Down travel re-visited

I wanted to write a bit more about droop, as this track has an excellent example of a section where reducing droop from the maximum we run really helped the car a lot. You can read the original, now also updated down travel story here.

So starting off with 102/123 shock lengths, the car was really good, but I couldn’t make it round the long on power sweepers, the section starting at 8 seconds and ending at 12 seconds. The car would not “stick” if I simply went full throttle and turned the wheel. It would rise up over the single jump and want to flip over, or I just could not get a round arc. Same goes for the next long on power right hander, it didn’t stay as flat and low.

By simply reducing the down travel, only 2mm in shock length, this made a significant difference to the car’s handling in this section. It remained as good everywhere else, no really big difference, as the track was smooth, and the jumps well built, but in these sections I could now just go full throttle and turn the wheel, and it would remain stable and lower to the ground, allowing me to without changing my driving, maintain a lot more speed and do so consistently.

This is why I say, start off with the most droop we run, and keep reducing because it will be faster. Going too far would make it bad also, with the rear end breaking loose suddenly in the off cambers, and it not jumping or landing well. Also in the long sweepers, the car would begin flipping over without warning. Droop makes this happen slower, and when you reach the sweet spot it won’t even begin to happen until you make a mistake.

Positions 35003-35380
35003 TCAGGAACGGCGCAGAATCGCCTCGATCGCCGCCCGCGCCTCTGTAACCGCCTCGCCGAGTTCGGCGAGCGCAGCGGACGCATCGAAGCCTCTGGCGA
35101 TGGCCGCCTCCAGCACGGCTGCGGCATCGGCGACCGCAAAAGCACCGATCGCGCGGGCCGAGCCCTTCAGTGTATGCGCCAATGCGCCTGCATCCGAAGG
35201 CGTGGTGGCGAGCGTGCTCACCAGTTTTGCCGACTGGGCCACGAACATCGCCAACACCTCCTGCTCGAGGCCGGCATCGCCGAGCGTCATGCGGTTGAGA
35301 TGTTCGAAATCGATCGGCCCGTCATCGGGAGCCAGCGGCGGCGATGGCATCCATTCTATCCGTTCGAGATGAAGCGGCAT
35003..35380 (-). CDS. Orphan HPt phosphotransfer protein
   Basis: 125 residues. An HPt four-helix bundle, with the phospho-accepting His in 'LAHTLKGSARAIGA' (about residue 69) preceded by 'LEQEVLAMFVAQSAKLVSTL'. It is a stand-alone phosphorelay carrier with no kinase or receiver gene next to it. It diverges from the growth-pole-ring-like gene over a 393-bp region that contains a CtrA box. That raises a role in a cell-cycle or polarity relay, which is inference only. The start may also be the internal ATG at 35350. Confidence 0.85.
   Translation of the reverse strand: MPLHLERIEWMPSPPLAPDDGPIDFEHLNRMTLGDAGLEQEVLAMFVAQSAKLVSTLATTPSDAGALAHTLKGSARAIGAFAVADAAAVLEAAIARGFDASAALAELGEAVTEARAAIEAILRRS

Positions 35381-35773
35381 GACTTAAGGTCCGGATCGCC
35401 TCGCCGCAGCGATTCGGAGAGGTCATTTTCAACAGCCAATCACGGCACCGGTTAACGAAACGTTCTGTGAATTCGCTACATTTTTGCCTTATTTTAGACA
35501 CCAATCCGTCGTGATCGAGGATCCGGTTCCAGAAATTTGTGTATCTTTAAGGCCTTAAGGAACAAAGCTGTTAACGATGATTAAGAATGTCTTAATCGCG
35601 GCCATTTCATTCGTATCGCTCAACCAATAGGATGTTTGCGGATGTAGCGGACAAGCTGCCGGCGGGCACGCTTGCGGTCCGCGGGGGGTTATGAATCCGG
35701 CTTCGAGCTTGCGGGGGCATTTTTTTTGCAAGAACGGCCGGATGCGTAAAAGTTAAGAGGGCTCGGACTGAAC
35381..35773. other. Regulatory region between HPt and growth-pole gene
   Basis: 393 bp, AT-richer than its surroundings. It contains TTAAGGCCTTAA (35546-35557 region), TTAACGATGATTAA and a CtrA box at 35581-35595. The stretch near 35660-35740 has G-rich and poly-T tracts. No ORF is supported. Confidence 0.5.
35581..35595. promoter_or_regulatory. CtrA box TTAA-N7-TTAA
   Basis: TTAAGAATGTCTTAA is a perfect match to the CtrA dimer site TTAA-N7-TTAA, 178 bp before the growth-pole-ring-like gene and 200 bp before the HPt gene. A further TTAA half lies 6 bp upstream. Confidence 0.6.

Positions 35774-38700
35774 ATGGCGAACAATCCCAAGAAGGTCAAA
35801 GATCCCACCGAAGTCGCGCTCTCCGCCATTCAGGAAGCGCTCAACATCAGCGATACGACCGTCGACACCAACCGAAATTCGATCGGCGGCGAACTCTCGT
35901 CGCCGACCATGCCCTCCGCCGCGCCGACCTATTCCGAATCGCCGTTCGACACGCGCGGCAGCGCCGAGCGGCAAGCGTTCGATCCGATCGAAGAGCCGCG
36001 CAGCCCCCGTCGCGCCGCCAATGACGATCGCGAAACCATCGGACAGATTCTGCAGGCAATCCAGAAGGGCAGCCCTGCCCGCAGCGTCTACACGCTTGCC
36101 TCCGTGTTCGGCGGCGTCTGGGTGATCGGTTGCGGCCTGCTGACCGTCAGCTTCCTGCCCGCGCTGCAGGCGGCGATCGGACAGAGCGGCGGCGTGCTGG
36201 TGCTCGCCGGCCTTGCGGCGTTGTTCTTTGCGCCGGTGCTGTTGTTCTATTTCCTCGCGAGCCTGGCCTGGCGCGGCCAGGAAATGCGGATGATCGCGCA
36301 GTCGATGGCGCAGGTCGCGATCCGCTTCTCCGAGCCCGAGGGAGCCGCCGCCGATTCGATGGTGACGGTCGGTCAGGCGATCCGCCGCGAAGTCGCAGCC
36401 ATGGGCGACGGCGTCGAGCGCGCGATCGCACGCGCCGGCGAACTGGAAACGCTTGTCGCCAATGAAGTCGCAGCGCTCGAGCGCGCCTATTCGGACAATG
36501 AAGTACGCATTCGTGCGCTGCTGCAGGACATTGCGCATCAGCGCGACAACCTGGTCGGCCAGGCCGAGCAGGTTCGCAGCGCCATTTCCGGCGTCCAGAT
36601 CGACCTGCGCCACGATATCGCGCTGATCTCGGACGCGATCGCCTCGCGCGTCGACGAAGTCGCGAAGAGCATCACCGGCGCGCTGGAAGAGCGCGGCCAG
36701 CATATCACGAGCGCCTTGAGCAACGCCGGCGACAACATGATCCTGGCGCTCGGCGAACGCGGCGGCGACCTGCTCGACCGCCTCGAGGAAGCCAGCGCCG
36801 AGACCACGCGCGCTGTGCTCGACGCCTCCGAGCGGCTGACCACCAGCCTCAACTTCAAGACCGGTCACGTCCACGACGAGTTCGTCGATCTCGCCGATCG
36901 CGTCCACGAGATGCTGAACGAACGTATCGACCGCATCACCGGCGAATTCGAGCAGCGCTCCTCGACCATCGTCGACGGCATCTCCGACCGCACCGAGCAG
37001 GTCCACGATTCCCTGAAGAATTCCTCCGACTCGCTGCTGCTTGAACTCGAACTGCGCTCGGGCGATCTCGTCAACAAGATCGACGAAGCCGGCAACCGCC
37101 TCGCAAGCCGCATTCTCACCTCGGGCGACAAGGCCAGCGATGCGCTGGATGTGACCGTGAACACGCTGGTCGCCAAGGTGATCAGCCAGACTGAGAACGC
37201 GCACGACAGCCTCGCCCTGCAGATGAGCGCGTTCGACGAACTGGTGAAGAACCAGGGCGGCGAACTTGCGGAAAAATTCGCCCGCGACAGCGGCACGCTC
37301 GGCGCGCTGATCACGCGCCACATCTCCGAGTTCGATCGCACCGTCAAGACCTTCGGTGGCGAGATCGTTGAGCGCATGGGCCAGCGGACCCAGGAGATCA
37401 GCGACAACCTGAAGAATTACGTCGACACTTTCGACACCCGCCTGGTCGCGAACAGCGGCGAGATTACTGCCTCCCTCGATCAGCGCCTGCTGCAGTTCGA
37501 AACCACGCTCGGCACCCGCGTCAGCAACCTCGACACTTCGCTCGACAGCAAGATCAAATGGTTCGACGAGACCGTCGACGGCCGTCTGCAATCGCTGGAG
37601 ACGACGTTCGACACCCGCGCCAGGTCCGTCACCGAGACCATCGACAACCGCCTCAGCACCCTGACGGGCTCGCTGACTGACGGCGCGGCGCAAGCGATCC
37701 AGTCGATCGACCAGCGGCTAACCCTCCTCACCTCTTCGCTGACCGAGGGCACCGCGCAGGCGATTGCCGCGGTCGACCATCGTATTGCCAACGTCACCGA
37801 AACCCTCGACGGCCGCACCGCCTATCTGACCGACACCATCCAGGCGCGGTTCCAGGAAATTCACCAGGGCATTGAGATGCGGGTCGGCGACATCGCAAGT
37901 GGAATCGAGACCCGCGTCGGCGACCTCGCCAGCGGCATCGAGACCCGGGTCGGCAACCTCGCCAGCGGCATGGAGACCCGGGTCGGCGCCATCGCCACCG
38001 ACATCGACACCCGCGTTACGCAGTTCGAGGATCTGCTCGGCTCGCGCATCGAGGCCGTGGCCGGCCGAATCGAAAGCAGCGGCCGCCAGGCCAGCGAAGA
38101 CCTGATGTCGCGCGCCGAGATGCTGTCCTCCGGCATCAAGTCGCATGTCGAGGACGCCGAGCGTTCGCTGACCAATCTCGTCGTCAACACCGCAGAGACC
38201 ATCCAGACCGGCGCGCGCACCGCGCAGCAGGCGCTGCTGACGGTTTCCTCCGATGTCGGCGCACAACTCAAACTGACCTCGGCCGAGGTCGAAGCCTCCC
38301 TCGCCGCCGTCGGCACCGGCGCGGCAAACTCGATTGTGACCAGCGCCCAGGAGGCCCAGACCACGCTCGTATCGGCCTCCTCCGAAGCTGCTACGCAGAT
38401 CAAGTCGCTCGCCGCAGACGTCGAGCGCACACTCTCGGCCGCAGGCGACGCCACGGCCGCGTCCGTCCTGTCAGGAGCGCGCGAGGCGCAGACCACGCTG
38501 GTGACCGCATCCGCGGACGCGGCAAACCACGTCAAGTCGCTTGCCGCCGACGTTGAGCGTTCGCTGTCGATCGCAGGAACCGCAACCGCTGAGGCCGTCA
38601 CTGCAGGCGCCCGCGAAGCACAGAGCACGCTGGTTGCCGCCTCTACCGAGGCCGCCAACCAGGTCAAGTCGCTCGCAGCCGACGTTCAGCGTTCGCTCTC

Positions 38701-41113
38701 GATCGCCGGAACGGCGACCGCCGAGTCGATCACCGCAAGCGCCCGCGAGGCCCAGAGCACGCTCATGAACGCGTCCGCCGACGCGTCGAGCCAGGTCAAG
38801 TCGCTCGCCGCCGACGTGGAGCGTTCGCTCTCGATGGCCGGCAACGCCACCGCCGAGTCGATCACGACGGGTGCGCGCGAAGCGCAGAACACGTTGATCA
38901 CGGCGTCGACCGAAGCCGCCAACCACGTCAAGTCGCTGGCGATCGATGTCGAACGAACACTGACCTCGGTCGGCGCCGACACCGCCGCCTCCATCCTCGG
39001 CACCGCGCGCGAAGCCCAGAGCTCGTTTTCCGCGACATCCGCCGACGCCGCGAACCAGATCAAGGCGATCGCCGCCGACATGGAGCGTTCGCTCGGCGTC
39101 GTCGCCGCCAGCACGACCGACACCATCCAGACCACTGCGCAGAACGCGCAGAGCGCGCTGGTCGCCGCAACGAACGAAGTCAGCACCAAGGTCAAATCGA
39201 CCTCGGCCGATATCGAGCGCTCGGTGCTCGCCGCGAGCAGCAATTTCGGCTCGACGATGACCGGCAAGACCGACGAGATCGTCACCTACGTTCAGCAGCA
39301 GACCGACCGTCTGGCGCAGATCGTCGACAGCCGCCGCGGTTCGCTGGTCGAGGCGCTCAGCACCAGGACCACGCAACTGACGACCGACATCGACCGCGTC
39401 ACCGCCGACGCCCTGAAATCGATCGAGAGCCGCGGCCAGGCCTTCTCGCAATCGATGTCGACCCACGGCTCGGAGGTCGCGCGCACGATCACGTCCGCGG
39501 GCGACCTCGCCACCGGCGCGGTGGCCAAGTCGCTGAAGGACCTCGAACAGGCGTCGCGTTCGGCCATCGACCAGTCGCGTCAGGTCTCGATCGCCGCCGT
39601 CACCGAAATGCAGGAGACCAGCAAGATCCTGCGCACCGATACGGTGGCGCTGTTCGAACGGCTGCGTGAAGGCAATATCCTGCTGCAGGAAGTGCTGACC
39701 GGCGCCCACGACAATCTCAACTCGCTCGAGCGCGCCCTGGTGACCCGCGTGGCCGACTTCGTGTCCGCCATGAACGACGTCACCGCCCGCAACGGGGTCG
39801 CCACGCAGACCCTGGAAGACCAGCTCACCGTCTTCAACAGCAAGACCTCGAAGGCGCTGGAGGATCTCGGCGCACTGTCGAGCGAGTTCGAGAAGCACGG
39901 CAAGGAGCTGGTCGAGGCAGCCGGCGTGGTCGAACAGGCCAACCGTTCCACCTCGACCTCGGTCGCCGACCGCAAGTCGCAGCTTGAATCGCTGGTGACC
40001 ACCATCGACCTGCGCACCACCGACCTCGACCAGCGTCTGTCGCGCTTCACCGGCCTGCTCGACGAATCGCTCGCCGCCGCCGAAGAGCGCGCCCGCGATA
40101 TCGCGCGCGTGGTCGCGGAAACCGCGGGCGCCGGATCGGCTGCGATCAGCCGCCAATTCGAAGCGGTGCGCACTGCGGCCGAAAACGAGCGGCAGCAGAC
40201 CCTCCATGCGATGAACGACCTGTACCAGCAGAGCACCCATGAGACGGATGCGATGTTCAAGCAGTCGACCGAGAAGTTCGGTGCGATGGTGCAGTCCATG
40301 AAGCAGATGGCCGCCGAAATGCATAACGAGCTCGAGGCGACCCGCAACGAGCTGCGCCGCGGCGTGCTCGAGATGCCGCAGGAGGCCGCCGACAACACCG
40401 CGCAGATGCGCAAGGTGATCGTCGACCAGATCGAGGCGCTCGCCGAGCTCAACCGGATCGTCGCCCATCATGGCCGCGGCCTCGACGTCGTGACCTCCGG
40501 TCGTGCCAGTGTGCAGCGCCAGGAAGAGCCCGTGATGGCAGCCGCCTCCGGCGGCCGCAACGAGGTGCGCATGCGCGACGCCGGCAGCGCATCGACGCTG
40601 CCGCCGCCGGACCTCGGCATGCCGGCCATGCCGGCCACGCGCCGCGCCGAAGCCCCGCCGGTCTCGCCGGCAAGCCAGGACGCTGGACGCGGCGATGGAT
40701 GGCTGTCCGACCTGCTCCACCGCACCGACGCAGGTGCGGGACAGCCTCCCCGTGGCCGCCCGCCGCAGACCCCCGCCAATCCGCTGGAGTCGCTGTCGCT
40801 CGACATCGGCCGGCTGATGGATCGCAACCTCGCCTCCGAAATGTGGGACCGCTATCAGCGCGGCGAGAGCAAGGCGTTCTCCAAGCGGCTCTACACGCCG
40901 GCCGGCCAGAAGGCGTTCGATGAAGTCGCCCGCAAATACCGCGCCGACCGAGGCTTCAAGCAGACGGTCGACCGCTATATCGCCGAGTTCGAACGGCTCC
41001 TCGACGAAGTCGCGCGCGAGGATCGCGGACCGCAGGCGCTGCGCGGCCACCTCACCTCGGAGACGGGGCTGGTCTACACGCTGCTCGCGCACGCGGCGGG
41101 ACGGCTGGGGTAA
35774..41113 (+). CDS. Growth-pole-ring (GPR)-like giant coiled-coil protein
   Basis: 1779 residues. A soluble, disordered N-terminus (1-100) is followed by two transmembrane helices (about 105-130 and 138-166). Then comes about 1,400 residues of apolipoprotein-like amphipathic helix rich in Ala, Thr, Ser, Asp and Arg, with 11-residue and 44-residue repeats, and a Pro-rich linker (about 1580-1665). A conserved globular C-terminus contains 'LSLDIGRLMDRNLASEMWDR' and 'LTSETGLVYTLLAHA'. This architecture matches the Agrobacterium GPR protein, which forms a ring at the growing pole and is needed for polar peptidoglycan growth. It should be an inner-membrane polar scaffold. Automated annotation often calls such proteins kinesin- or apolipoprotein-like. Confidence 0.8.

I ended up running 100mm front and 121 rear. The setup sheet from this track can be found here.

Tagged , , , , , ,

One thought on “Down travel re-visited

  1. sidharth says:

    what about a higher roll centre? although it may bring in un-wanted(by most, but wanted by me) camber increment, it would make the car much more stable(less body roll=loads setting up quickly+no excessive angular momentum from rotation of the chassis) and because you’re only adjusting the geometry of the suspension system, you dont get a stiffer ride(as you would if you had used anti-roll bars)

Leave a Reply

Fill in your details below or click an icon to log in:

WordPress.com Logo

You are commenting using your WordPress.com account. Log Out / Change )

Twitter picture

You are commenting using your Twitter account. Log Out / Change )

Facebook photo

You are commenting using your Facebook account. Log Out / Change )

Google+ photo

You are commenting using your Google+ account. Log Out / Change )

Connecting to %s

%d bloggers like this: